SNAr Solvents and Reagents

The inclusion of an article in this document does not give any indication of safety or operability. Anyone wishing to use any reaction or reagent must consult and follow their internal chemical safety and hazard procedures and local laws regarding handling chemicals

General Overview

The synthesis of C-N/O/S bonds is one of the most common synthetic operations in the pharma industry. One of the most common routes to aromatic Csp2-N/O/S bonds is the SNAr reaction. This reaction type probably represents 15-20% of all C-N/O/S bonds constructed in pharmaceutical synthesis. Typically, a neutral or anionic nucleophile displaces a leaving group on a aryl or heteroaryl electrophile generating the product and a metal salt or acidic species. Often a base is added to create an anion nucleophile, or to remove any acidic species generated. Typically aryl fluorides or heteroaryl chlorides/bromides are employed as electrophiles although other leaving groups like nitro or sulfonate are occasionally encountered.

While aryl fluorides are common substrates for SNAr reactions, often aryl and especially heteroaryl fluorides, are the desired product. A version of the SNAr reaction, the Halex process, delivers aryl / heteroaryl fluorides by nucleophilic displacement of chloride using an excess of inorganic fluoride ions in a high boiling solvent.

Typically SNAr reactions are intermolecular between an electrophile and a nucleophile, but can be used in an intramolecular sense for the construction of fused heterocycles.

As a general rule, the learnings around substituting in  greener solvents for use in SNAr reactions as described in this reagent guide can be directly transcribed to SN2 reactions- another very common and widely used methodology for the  construction Csp3-N/O/S bonds where common H4XX dipolar aprotic solvents are also historically widely used.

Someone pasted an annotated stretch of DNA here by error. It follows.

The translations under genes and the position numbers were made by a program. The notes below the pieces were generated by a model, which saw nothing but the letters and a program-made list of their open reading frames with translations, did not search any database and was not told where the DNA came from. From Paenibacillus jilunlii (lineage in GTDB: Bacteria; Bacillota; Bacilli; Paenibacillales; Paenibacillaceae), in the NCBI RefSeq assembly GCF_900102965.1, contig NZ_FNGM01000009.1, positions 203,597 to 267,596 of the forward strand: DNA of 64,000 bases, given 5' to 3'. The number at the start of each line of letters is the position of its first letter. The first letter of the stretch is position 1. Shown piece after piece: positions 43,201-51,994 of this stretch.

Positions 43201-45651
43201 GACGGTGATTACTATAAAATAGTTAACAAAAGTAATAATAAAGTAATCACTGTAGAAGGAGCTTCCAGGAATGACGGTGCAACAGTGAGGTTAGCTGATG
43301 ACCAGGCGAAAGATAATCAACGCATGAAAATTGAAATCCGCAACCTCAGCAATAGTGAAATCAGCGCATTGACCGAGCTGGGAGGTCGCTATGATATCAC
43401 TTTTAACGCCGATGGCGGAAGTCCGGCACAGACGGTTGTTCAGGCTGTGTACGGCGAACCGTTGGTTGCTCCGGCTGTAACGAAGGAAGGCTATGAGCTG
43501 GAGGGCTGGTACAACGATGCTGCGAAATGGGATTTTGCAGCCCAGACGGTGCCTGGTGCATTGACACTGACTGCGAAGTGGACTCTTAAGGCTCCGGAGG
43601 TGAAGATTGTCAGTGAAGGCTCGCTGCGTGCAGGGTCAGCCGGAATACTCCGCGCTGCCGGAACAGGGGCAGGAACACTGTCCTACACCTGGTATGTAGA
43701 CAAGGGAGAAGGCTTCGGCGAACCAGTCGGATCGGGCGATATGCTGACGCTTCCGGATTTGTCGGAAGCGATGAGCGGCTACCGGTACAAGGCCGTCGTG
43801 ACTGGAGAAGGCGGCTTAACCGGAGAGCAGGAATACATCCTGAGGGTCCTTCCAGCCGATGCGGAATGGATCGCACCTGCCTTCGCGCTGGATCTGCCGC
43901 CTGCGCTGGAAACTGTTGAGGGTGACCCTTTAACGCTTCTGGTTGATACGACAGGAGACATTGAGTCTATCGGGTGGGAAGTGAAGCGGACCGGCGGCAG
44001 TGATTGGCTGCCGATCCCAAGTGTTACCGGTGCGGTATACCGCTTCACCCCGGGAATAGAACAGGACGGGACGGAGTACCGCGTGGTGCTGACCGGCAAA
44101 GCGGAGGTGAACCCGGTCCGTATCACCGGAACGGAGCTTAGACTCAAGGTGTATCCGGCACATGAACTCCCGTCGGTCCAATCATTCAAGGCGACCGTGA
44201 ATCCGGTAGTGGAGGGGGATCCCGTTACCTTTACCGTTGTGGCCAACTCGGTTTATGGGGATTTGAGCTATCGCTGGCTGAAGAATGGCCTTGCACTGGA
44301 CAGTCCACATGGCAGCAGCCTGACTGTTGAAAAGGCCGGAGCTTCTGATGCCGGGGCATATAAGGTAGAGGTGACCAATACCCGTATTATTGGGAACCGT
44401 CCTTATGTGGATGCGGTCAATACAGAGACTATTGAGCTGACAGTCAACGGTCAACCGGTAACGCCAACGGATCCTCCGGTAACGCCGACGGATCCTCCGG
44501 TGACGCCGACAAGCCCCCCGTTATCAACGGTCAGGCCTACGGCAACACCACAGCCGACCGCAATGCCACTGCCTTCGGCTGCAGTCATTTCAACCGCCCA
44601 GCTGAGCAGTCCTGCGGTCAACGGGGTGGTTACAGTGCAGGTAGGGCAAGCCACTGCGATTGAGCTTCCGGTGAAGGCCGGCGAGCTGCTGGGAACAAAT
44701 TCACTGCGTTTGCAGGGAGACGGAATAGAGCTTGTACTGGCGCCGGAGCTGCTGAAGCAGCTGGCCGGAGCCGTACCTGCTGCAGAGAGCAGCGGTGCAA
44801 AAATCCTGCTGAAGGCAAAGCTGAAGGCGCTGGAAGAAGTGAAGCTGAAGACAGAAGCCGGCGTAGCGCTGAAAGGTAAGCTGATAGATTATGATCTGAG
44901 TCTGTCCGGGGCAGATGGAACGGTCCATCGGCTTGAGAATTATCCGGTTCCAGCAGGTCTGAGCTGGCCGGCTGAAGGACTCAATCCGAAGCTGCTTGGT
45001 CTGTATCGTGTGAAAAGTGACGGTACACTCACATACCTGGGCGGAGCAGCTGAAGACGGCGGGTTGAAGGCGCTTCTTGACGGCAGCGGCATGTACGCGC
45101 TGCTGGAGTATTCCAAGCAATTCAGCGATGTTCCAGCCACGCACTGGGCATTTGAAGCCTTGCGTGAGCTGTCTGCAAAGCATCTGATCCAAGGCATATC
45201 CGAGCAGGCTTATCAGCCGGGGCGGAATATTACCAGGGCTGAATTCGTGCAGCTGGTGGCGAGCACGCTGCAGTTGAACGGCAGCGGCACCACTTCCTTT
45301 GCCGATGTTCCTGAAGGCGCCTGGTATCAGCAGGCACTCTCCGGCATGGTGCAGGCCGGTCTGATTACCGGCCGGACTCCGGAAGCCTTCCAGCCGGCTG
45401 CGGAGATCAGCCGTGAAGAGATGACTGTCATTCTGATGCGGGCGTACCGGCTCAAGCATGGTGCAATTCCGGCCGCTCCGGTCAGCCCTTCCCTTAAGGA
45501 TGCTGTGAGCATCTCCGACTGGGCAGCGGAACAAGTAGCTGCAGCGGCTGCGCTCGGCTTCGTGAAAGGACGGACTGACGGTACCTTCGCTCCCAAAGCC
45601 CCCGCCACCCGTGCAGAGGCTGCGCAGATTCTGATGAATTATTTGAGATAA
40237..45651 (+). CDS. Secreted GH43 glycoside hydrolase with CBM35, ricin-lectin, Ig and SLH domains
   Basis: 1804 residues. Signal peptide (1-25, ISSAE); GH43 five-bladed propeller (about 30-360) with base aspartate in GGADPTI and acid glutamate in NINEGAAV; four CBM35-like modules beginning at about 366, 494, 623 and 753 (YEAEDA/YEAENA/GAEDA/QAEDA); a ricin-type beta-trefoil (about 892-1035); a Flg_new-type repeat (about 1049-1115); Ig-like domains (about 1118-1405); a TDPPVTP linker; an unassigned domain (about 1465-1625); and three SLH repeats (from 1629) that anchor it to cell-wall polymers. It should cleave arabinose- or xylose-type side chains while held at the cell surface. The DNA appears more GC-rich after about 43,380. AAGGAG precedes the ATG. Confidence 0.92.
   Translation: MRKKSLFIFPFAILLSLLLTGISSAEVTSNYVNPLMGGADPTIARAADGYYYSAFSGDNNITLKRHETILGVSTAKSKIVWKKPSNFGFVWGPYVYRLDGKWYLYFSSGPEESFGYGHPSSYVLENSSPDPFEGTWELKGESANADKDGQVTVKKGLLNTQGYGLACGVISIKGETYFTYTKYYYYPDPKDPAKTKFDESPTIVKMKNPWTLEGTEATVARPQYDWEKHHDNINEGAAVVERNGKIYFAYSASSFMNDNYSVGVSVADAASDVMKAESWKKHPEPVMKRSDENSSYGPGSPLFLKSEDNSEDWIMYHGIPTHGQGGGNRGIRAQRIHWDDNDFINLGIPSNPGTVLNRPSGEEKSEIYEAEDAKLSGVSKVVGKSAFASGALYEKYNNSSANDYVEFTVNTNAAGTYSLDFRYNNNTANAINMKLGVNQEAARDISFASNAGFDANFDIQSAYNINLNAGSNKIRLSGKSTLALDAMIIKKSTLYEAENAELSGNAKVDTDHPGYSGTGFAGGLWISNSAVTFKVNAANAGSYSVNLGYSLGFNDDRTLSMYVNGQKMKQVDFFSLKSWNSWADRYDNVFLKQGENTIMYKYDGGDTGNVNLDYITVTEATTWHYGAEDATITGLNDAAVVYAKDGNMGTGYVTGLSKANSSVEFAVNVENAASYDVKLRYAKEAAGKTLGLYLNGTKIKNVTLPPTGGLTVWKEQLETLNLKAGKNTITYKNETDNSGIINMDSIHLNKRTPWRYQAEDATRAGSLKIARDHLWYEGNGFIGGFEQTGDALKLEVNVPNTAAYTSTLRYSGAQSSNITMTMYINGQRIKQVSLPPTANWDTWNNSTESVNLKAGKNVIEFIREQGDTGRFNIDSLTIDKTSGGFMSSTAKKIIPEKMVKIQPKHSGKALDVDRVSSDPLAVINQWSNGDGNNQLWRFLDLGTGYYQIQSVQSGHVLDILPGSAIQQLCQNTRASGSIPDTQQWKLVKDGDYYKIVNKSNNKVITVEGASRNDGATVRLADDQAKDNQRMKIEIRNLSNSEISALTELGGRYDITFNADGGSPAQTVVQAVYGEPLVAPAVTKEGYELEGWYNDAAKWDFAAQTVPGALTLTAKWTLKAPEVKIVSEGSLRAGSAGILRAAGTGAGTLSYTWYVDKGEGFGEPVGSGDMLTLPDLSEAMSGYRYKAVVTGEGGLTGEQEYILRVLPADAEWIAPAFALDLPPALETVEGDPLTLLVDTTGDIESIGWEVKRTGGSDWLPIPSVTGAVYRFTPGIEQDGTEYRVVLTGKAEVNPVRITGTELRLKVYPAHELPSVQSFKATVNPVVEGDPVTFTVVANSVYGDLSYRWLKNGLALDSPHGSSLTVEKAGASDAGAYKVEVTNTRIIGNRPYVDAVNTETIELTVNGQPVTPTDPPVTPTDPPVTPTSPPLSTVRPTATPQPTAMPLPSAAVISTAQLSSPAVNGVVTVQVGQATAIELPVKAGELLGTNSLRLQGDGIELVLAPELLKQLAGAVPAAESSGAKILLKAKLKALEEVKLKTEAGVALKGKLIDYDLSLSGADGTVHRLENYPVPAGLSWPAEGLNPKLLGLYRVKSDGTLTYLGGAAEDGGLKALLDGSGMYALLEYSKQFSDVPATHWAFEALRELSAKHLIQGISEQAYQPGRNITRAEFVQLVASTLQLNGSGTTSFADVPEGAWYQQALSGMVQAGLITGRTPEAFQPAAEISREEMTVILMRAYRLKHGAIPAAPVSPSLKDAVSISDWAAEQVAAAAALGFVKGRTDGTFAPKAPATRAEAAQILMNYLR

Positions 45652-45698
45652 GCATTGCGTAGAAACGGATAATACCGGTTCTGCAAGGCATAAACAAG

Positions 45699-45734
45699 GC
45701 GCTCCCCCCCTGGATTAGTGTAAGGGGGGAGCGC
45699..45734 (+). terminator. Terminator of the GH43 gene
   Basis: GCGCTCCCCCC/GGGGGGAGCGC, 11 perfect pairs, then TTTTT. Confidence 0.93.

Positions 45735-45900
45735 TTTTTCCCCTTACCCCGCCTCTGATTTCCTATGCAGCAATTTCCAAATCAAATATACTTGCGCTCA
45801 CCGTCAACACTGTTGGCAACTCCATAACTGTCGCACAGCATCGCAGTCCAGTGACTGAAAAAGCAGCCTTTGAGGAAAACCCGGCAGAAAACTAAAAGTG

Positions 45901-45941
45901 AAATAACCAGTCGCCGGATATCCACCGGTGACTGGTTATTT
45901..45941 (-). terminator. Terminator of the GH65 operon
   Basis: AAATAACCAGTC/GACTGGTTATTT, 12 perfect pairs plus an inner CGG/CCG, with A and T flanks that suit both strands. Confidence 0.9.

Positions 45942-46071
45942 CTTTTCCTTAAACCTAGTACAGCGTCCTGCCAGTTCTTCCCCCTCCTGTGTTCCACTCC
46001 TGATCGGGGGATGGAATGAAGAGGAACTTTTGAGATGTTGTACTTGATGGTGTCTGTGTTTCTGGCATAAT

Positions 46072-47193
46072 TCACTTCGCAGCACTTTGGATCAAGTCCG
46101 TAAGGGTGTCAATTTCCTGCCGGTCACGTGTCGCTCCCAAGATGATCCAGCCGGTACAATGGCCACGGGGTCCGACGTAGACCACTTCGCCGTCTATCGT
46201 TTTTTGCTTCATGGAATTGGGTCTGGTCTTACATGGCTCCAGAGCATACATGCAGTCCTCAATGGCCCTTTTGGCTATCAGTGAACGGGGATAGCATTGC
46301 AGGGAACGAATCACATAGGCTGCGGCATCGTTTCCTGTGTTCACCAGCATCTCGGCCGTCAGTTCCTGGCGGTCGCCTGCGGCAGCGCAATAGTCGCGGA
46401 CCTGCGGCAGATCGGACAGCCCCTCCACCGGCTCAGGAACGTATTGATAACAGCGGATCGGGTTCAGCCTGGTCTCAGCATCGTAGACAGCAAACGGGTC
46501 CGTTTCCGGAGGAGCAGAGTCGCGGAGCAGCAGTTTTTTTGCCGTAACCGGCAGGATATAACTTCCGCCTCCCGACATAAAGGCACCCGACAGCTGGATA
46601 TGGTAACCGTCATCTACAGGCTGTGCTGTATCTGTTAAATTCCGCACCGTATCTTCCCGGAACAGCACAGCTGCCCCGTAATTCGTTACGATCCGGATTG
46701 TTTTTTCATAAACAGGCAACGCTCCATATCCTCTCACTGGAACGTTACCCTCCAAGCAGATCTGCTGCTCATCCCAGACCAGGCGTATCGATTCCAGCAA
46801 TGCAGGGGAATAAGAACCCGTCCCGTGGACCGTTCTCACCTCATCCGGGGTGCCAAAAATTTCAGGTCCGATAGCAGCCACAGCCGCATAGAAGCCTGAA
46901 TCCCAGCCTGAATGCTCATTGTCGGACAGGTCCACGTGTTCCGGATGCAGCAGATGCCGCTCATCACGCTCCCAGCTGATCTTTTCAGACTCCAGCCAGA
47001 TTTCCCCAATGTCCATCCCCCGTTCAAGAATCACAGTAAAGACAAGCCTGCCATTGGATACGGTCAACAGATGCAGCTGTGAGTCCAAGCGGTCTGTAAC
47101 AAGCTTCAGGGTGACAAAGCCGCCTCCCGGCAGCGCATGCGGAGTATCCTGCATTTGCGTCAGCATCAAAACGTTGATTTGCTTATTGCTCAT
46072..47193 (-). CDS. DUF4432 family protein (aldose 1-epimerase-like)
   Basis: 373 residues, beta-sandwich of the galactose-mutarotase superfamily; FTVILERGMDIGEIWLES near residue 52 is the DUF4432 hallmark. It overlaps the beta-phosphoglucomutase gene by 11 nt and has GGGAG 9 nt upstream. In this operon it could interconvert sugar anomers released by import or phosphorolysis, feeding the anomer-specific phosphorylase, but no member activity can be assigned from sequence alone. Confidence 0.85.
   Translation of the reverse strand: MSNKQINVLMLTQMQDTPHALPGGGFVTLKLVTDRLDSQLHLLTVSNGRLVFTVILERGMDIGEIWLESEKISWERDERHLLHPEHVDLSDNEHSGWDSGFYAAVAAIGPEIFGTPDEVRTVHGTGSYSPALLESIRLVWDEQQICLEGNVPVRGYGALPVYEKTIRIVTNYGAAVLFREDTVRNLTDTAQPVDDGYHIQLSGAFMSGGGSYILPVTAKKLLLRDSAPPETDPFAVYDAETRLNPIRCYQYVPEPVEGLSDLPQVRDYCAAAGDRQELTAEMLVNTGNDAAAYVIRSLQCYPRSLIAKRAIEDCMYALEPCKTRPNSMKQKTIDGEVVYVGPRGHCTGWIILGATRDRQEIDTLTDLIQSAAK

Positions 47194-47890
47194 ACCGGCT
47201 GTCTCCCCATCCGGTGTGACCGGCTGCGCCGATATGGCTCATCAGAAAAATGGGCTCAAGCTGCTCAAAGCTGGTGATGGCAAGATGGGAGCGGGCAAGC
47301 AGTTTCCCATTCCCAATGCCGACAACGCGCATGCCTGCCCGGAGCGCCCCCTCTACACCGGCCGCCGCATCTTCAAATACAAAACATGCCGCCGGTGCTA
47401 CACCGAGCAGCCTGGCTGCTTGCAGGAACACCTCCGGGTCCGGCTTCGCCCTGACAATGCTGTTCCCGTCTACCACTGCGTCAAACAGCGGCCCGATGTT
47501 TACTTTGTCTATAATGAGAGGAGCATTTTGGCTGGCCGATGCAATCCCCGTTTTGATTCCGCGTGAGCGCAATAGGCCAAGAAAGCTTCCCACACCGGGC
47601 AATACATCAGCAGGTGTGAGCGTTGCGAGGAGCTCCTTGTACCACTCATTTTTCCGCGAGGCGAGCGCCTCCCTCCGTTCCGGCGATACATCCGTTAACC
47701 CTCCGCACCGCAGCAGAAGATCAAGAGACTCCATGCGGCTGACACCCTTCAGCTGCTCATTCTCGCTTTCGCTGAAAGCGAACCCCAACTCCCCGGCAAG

This guide covers simple SNAr reactions and not related reactions that produce similar or identical products like Vicarious Nucleophilic Substitution (VNS) or Buchwald-Hartwig/Ullmann metal catalysed reactions involving insertion of a metal catalyst in the Csp2-halogen bond/leaving group as the initial step in the substitution process.

Green Criteria for SNAr Reactions

  1. Solvents should be chosen to minimise any potential safety and environmental impact.
  2. If possible H340/341/H360/H361 labelled dipolar aprotic or ethereal solvents should be avoided/substituted.
  3. Newer/neoteric replacements for older dipolar aprotic solvents may have insufficient data to truly evaluate vs. older solvents
  4. If a dipolar aprotic solvent has to be used, minimise amounts used or see the dipolar aprotic can be diluted with a more benign solvent
  5. Reagents should be selected to minimise safety issues. Large molar excesses of reagents should be avoided if possible
  6. Care should be taken to assess the ability of fluoride anions or HF to damage reactors and other process equipment

General literature reviews on SNAr reactions

Chem. Rev., 1951, 49 (2), pp 273–412 Aromatic Nucleophilic Substitution Reactions

Angew. Chem. Int. Ed. 2013, 52, 8214–8264 Introduction of Fluorine and Fluorine-Containing Functional Groups

Practical Synthetic Organic Chemistry: Reactions, Principles, and Techniques Nucleophilic Aromatic Substitution

Org. Process Res. Dev., 2015, 19, 740-747 Survey of Solvent Usage in Papers Published in Organic Process Research & Development 1997–2012

Chemistry - A European Journal (2014), 20(19), 5536-5545 Reactions of Nucleophiles with Nitroarenes: Multifacial and Versatile Electrophiles

Synthesis 2010(11): 1804–1821. C–F Bond Formation for the Synthesis of Aryl Fluorides

Russian Chemical Reviews (2003), 72(8), 681-703. Nucleophilic substitution of the nitro group, fluorine and chlorine in aromatic compounds

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